>>
>> You could give
>>
>>
>> hg fetch
>>
>>
>> a try.
>
> This still does not help me understand what is really happening behind
> the
> scenes: why the same changeset is duplicated in the repository. In
> other
> words, why do I have to merge what's already there.

What do you mean by "duplicated"?

Before the merge, you had two heads. To get one head, you can merge
them.

132 and 134 will have the same diff (if there was no merge conflict).
But that doesn’t mean that they are identical. It’s just a result of how
Mercurial shows the diff of merges (it shows the difference between the
first parent the merge).
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Re: "Push creates new remote heads" and my humble workflow (kind of dummy question)

Victor Sudakov-2
Manuel Jacob wrote:

> On 2020-07-16 04:09, Victor Sudakov wrote:
> > Uwe Brauer wrote:
> > >
> > >
> > > > The worst is that I cannot catch what actions cause this situation.
> > > > Perhaps my forgetting to do "pull -u" before commit, or maybe not.
> > >
> > > You could give
> > >
> > >
> > > hg fetch
> > >
> > >
> > > a try.
> >
> > This still does not help me understand what is really happening behind
> > the
> > scenes: why the same changeset is duplicated in the repository. In other
> > words, why do I have to merge what's already there.
>
> What do you mean by "duplicated"?
>
> Before the merge, you had two heads. To get one head, you can merge them.

Where did I have the two heads physically? There was one head at home, and
one head at work, that's true. But I never allowed to create two heads
in the cloud.

I want to fix my workflow somehow so that only one head (in all the
repos) exists at a time.

Maybe my many years of CVS/SVN experience are confusing me. Still I
like DVCS for the possibility to make intermediate commits locally
before pushing changes to the upstream repo.

>
> 132 and 134 will have the same diff (if there was no merge conflict). But
> that doesn’t mean that they are identical.

Oh.

> It’s just a result of how
> Mercurial shows the diff of merges (it shows the difference between the
> first parent the merge).

Very interesting. So because Changeset 134 has two parents, the diff is
shown in a special way?

For now I see that "hg diff -c 134" and "hg diff -c 132" look identical.
The same can be said about "hg log -r132 -p" and "hg log -r134 -p" -
identical except for the commit message and some metadata.  This is
confusing, the final tree (viewed with "hg log -p" or whatever) looks like
the changes were applied twice but in fact they were not.

--
Victor Sudakov,  VAS4-RIPE, VAS47-RIPN
2:5005/49@fidonet http://vas.tomsk.ru/
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Re: "Push creates new remote heads" and my humble workflow (kind of dummy question)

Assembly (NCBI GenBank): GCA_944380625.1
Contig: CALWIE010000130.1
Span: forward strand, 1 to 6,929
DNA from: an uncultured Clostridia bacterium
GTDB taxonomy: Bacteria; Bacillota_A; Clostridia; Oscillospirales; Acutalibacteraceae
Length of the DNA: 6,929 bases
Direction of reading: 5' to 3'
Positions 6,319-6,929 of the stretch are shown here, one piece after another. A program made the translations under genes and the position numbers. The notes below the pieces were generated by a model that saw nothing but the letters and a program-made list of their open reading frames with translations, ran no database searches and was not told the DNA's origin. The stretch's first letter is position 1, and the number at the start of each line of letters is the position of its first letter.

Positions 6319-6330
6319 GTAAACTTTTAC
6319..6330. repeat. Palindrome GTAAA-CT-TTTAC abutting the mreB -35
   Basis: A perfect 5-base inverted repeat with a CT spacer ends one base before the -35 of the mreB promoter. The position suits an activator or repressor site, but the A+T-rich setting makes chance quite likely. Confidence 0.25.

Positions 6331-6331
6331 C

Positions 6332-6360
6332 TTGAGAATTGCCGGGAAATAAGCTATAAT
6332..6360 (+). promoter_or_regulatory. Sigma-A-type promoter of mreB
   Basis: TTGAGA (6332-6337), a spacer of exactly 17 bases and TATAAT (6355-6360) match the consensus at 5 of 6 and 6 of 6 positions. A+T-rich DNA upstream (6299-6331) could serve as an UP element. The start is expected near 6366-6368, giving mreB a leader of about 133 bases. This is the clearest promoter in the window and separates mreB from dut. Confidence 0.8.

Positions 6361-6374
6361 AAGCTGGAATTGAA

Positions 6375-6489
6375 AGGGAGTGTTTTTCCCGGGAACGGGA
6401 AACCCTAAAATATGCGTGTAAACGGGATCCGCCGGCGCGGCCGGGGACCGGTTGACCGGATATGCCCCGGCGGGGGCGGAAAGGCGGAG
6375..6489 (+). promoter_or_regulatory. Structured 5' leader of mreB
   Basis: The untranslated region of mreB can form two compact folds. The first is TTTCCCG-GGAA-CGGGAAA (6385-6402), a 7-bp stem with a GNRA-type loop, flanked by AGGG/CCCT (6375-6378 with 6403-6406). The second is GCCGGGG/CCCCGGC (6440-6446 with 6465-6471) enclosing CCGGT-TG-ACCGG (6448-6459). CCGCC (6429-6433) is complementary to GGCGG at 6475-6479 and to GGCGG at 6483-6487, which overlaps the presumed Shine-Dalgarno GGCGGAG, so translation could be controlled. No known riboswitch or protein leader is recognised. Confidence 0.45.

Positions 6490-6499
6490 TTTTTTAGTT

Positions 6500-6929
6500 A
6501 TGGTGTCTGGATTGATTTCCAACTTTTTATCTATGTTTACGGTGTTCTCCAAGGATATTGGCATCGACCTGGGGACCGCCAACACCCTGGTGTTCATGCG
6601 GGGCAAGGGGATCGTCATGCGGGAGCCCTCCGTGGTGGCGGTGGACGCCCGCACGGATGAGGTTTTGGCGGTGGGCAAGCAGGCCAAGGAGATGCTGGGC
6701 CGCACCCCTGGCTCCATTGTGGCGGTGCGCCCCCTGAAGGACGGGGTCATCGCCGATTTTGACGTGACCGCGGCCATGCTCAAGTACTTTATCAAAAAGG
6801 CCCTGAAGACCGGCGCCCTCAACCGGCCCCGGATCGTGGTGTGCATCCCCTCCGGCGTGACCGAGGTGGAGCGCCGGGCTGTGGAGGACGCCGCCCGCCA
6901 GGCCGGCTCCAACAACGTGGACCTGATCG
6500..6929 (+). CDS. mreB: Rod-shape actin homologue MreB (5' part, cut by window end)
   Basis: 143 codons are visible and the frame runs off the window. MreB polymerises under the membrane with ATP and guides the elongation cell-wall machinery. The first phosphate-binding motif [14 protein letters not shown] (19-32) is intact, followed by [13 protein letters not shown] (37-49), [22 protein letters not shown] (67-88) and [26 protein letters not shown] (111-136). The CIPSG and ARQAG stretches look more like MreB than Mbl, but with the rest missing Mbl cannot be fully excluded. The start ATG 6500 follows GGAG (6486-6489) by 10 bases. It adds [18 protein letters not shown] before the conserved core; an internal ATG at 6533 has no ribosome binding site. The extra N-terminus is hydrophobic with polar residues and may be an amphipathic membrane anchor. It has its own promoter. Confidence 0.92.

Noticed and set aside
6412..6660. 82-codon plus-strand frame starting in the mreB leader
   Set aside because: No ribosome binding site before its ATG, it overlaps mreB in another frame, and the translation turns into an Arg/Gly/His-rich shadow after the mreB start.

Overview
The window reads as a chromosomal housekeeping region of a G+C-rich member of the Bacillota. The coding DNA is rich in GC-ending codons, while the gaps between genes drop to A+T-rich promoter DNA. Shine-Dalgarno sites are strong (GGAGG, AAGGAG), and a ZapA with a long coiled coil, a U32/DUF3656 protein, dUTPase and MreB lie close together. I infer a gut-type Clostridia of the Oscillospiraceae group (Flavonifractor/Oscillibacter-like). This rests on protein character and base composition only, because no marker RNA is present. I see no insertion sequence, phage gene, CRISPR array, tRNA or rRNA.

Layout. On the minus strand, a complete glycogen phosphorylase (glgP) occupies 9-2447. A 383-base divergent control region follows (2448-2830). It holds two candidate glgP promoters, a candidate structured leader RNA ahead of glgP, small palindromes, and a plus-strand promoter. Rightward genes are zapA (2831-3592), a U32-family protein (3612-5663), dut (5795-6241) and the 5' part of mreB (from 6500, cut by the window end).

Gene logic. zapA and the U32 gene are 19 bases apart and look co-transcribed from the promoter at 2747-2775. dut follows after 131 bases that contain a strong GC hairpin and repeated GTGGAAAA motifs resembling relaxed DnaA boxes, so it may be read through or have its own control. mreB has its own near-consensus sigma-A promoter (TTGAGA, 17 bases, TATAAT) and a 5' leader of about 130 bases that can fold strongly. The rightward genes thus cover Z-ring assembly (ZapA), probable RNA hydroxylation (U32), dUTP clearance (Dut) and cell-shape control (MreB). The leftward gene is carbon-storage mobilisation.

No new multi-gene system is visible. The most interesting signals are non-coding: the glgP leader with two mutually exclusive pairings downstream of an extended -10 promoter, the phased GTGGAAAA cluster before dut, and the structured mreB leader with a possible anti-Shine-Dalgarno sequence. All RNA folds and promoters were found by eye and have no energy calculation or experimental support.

Manuel Jacob
On 2020-07-16 07:20, Victor Sudakov wrote:

> Manuel Jacob wrote:
>> On 2020-07-16 04:09, Victor Sudakov wrote:
>> > Uwe Brauer wrote:
>> > >
>> > >
>> > > > The worst is that I cannot catch what actions cause this situation.
>> > > > Perhaps my forgetting to do "pull -u" before commit, or maybe not.
>> > >
>> > > You could give
>> > >
>> > >
>> > > hg fetch
>> > >
>> > >
>> > > a try.
>> >
>> > This still does not help me understand what is really happening behind
>> > the
>> > scenes: why the same changeset is duplicated in the repository. In other
>> > words, why do I have to merge what's already there.
>>
>> What do you mean by "duplicated"?
>>
>> Before the merge, you had two heads. To get one head, you can merge
>> them.
>
> Where did I have the two heads physically? There was one head at home,
> and
> one head at work, that's true. But I never allowed to create two heads
> in the cloud.

Suppose we start in a situation where you have only one head X in the
home, work and cloud repos.

Then, in the work repo, you create A on X. A is now the single head in
the work repo. Before driving home, you forget to push.

Then, in the home repo, you create B on X. B is now the single head in
the home repo. You push to the central repo, which then also has a
single head B.

Then, in the work repo, you pull. Now you have two heads A and B in the
repo.

> I want to fix my workflow somehow so that only one head (in all the
> repos) exists at a time.

In your case, as the only person working on the repo, you could avoid
the situation by always pulling before committing and always pushing
before switching machines.

If you have the rebase extension enabled, you can pass "--rebase" to "hg
pull", which will linearize the changesets after pulling.

> Maybe my many years of CVS/SVN experience are confusing me. Still I